Movie Screens Get Reinvented in 3-D


Last week, a $700-million deal was announced to equip 10,000 movie theater screens with the innovative digital technology required to show movies in advanced 3-D. Meanwhile, IMAX is in the process of testing its new digital projection system, which it hopes to have in more than 400 theaters by the end of 2009. With box-office numbers sinking, Hollywood executives and theater owners alike are hoping the reinvention of movie screens will help bring people back to the cinema.

The plan for the million-dollar digital-technology makeover was revealed at ShoWest, a Las Vegas conference where studios promote upcoming films. Through the deal, digital cinema provider Access Integrated Technologies Inc., with the financial backing of Disney, 20th Century Fox, Paramount and Universal Pictures, is outfitting movie theaters in the U.S. and Canada with new digital projection equipment over the next three years. The digital technology is valuable to the big movie studios because it eliminates the need for expensive celluloid film, instead projecting movies in a digital format. The technology is also enticing to moviegoers because it provides a sharper picture. And, with some additional hardware and software (and a lot of glasses), the digital theaters will be capable of showing movies in 3-D.

Similarly, entertainment innovator IMAX is looking to advance its own projection technology and expand the number of IMAX theaters worldwide (currently, there are around 300). IMAX theaters feature extra large screens that wrap around the viewer with crystal-clear images and enhanced surround sound. The idea behind the technology is to make viewers feel like they are actually in the movie – shattering conventional boundaries between film and viewer. IMAX theaters also have the technology to play 3-D films. In recent years, the company has been working to remaster Hollywood films like “Apollo 13” and “Spiderman 2” for projection in IMAX theaters. Currently, seven major Hollywood films are expected to be released in the IMAX format – including this summer’s surefire hit “The Dark Knight”, the next film in the Batman series. The company believes that showing movies in a unique way gives people a reason to come to theaters rather than watch DVDs at home.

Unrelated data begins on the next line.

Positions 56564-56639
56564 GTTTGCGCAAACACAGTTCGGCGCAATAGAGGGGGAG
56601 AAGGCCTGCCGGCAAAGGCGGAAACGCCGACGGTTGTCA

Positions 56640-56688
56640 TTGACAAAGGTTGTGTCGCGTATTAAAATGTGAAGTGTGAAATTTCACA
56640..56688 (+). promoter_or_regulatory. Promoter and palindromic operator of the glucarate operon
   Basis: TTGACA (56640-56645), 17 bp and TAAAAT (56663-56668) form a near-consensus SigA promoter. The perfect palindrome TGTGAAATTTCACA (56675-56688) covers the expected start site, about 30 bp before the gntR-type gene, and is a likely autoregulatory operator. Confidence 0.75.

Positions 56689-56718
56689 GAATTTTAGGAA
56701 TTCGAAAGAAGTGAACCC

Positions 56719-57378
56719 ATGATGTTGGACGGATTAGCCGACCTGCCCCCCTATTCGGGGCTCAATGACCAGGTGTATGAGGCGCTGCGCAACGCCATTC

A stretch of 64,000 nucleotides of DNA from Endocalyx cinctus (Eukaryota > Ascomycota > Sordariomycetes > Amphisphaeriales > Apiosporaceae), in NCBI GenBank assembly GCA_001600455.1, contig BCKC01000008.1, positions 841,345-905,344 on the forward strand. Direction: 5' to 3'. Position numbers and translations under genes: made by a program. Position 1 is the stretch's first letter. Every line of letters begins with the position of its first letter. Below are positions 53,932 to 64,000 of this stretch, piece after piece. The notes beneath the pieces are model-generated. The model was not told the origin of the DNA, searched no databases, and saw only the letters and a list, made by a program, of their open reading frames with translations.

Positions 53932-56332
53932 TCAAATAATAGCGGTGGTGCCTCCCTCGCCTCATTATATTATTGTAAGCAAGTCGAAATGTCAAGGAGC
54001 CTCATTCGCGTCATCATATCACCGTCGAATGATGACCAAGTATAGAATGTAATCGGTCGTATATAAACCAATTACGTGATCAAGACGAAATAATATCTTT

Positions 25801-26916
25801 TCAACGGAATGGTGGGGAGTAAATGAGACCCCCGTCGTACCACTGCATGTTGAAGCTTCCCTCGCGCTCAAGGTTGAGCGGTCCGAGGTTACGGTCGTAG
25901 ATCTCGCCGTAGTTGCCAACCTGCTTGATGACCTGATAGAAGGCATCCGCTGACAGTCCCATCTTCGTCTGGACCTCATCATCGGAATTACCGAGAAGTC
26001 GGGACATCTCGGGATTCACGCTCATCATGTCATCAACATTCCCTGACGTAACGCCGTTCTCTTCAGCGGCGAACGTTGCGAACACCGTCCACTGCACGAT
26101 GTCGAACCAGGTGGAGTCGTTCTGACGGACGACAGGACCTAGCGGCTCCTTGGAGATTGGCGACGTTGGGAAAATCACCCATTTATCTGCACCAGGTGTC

But will digital projection and 3-D movies really help drive moviegoers back to the big screens? The answer seems to be a definitive maybe. The first animated 3-D movie released, Chicken Little in 2005, made nearly double what the 2-D version made (while playing on far less screens). And the recent release “Hannah Montana & Miley Cyrus: Best of Both Worlds Concert” surprised everyone recently by pulling in over $30 million in one weekend playing exclusively on 3-D screens. According to Peter Brown, chairman and chief executive of AMC Entertainment, IMAX screens have been grossing about 300 percent above the industry average for a Hollywood film.

It’s also important to remember that this isn’t your parents’ 3-D. Though the technology has been around since the 1950s, it has definitely come a long way. The blue-and-red glasses are gone, replaced by more effective polarized lenses that make images appear much clearer and far less fuzzy. The technology has developed so much that a number of Hollywood heavies are even making upcoming films with 3-D in mind – a prime example being “Titanic” and “Terminator” director James Cameron’s next film “Avatar”. Still, it remains to be seen whether the new innovations will fill empty seats, or if the movie theaters will ultimately go the way of the drive-in and slowly become a relic of the past.

Source by Shad Connelly

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